- 35a [Dent in a trident-shaped letter?] is a PSI DEFECT (side effect).
- 49a [What you might say when introducing Biden’s press secretary to the junior senator from Pennsylvania?] is PSAKI, TOOMEY. (sock it to me). I live in Pennsylvania and this is the first time that senator’s name has ever made me smile.
- 58a [Sham overthrow?] is PSUEDO COUP (sudoku).
I’m not sure if my struggle to figure this out means my brain is stuck in low gear or this is a hard theme worthy of the Fireball name or they’re really strained puns. Once I got them, I enjoyed them all.
A few other things:
- 1a [Words said while pretending to play a tiny violin, perhaps] is SO SAD. I love a good 1a entry. It makes me predisposed to like the puzzle.
- 10d [Toy membranophone] is a KAZOO. There are membranophones that aren’t toys? Well, hey, it turns out a membraphone is “any musical instrument which produces sound primarily by way of a vibrating stretched membrane” which includes drums. This Wikipedia article taught me many things.
- I suspect I’m not the only one who popped in KISS for 18d [Smooch]. Nope. It’s BUSS.
- 31a [Hard-boiled egg?] is a CYNIC.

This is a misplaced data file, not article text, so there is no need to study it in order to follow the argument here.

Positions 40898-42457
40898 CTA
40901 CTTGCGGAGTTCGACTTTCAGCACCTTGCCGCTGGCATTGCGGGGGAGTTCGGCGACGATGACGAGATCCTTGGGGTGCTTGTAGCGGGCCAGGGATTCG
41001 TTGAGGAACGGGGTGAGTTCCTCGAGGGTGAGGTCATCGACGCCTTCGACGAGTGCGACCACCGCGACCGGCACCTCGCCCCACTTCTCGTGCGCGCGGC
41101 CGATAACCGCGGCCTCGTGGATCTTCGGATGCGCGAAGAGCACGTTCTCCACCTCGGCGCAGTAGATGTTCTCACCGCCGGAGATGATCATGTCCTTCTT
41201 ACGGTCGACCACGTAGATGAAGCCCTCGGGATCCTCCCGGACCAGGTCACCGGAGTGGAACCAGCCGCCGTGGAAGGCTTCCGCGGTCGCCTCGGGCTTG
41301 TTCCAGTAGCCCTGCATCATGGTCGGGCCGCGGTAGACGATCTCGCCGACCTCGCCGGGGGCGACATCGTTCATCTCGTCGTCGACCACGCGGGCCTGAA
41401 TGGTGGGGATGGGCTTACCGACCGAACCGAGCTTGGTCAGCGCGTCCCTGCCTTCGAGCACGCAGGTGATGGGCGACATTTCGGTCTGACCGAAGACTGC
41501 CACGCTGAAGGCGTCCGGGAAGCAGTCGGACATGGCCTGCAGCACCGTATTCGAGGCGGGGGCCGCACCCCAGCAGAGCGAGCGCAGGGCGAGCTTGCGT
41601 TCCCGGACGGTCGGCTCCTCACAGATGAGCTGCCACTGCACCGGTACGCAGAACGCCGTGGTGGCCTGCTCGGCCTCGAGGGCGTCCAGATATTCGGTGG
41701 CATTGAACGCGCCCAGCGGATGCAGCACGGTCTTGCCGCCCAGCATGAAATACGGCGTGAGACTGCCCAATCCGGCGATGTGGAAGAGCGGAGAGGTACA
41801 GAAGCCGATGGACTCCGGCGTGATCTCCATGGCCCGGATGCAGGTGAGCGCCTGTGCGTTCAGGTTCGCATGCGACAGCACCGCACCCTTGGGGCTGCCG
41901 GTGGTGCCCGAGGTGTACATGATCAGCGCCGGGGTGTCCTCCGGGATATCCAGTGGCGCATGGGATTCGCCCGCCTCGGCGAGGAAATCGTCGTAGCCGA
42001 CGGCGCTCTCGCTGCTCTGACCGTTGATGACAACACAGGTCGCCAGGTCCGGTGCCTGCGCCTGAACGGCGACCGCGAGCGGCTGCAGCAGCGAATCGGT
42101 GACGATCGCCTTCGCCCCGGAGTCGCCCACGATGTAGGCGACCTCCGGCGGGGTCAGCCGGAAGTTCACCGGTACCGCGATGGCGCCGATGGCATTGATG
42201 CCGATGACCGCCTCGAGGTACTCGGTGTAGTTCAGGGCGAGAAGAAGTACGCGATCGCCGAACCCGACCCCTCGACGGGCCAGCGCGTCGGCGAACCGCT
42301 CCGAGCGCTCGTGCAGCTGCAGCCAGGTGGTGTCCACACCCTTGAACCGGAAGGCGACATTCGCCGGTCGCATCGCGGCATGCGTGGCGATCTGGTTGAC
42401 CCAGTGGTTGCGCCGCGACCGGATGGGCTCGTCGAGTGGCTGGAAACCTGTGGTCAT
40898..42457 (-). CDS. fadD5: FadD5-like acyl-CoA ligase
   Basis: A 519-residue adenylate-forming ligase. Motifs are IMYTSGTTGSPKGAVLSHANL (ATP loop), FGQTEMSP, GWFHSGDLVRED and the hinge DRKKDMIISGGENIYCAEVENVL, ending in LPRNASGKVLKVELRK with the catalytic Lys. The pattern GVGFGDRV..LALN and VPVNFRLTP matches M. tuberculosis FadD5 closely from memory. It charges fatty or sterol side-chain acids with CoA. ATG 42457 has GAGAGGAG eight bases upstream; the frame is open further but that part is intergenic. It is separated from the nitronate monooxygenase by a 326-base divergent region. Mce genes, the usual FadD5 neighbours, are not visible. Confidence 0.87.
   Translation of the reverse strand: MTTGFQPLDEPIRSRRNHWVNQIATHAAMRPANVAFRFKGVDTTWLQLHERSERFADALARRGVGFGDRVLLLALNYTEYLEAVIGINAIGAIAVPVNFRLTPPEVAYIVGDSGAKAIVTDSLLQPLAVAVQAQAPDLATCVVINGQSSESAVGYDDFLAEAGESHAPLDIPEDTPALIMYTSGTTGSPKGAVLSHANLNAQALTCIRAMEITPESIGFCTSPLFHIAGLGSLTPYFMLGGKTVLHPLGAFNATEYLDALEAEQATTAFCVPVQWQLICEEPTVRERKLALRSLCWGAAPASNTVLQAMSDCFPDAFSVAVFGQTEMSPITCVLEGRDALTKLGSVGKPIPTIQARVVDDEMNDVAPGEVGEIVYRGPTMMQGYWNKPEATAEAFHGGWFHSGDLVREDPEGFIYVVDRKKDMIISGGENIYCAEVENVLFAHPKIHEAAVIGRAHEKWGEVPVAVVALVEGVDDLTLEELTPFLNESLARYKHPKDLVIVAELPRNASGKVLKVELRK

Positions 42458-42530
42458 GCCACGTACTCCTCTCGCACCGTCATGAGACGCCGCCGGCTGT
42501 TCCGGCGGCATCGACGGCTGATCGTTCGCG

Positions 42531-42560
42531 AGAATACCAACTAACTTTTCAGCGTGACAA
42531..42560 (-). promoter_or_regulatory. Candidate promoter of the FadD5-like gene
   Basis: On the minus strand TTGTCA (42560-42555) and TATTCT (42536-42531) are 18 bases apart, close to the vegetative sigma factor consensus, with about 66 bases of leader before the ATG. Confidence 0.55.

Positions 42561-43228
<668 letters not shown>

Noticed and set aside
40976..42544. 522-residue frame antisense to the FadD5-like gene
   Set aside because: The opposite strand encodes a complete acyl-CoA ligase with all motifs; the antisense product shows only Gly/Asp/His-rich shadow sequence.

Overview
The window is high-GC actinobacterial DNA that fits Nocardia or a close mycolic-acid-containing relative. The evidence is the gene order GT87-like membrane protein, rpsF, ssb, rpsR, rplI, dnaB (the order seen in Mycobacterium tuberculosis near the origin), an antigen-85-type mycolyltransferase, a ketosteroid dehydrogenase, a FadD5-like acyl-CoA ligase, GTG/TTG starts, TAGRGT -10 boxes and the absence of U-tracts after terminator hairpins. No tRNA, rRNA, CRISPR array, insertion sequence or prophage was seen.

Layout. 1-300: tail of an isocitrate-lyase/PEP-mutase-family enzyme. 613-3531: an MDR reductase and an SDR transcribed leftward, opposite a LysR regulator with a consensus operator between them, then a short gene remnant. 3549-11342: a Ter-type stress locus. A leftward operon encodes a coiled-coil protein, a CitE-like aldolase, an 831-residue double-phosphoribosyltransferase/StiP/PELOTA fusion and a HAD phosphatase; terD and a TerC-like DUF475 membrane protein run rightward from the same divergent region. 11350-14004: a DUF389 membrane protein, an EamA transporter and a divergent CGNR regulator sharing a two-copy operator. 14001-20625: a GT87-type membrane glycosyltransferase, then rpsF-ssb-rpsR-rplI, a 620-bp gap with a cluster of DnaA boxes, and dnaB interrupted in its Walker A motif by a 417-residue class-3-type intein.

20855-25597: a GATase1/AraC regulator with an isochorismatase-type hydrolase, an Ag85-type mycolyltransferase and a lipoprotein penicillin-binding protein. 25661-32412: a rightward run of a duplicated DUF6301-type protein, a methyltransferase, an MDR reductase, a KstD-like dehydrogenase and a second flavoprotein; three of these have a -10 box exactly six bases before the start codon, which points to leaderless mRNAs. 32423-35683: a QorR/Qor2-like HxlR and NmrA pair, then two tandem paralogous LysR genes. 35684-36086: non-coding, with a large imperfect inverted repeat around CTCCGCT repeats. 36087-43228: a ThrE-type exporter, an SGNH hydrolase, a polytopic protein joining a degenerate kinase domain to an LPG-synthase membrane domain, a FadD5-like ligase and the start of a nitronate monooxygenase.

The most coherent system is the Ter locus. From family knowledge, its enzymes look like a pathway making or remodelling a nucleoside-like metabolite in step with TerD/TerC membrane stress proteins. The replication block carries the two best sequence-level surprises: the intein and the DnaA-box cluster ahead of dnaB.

- I would not want to eat a meal that included kishke, kugel, kasha varnikes, and a KNISH. My father, on the other hand, would have loved it. The food of my forebearers is not light fare.
What I didn’t know before I did this puzzle: that the empire of MALI was ruled by Mansa Musa.
Nate Cardin’s USA Today crossword, “Rhyme Time”— Sophia’s review
Theme: “Rhyme Time” – Each theme answer is a rhyming phrase in the form of “[X] and [rhymes with X]”
- 21A: [Restaurant combo featuring seafood and red meat] – SURF AND TURF
- 27A: [Call out a company for supporting restrictive voting laws, for example] – NAME AND SHAME
- 43A: [Event for a queen at DragCon] – MEET AND GREET
- 50A: [Result of day-to-day use] – WEAR AND TEAR
The theme today is pretty basic – I had to look over the answers a couple times to make sure that I wasn’t missing an extra layer anywhere. That being said, I love the answers Nate chose here! NAME AND SHAME and the clue on MEET AND GREET certainly helped a somewhat retro theme feel fresh and modern.
I had such a fun time solving this puzzle! I started smiling at COUNT ME IN and LET’S EAT in the northwest corner of the puzzle, and never stopped. My favorite clues today are probably 23D’s [Prefix for “god” or “sexual”] for DEMI and the bonus rhyming at 20A [Bear’s lair] – DEN. The fill overall is incredibly smooth and there aren’t many places to get caught up in proper nouns.
Looking at the puzzle after solving it, it’s interesting to note just how closed off it is – put a black square at the U in the GLUED/SCUBA crossing, and you’d have two completely separate puzzles. Oftentimes constructors try to have several entries into each section of the puzzle, so that the solver doesn’t need to rely on getting a single answer in order to get a foothold in a new grid area. On the other hand, a puzzle that’s more sectioned-off has fewer constraints on the fill, meaning that said fill is often cleaner and more exciting. Crossword construction – it’s all about the trade-offs!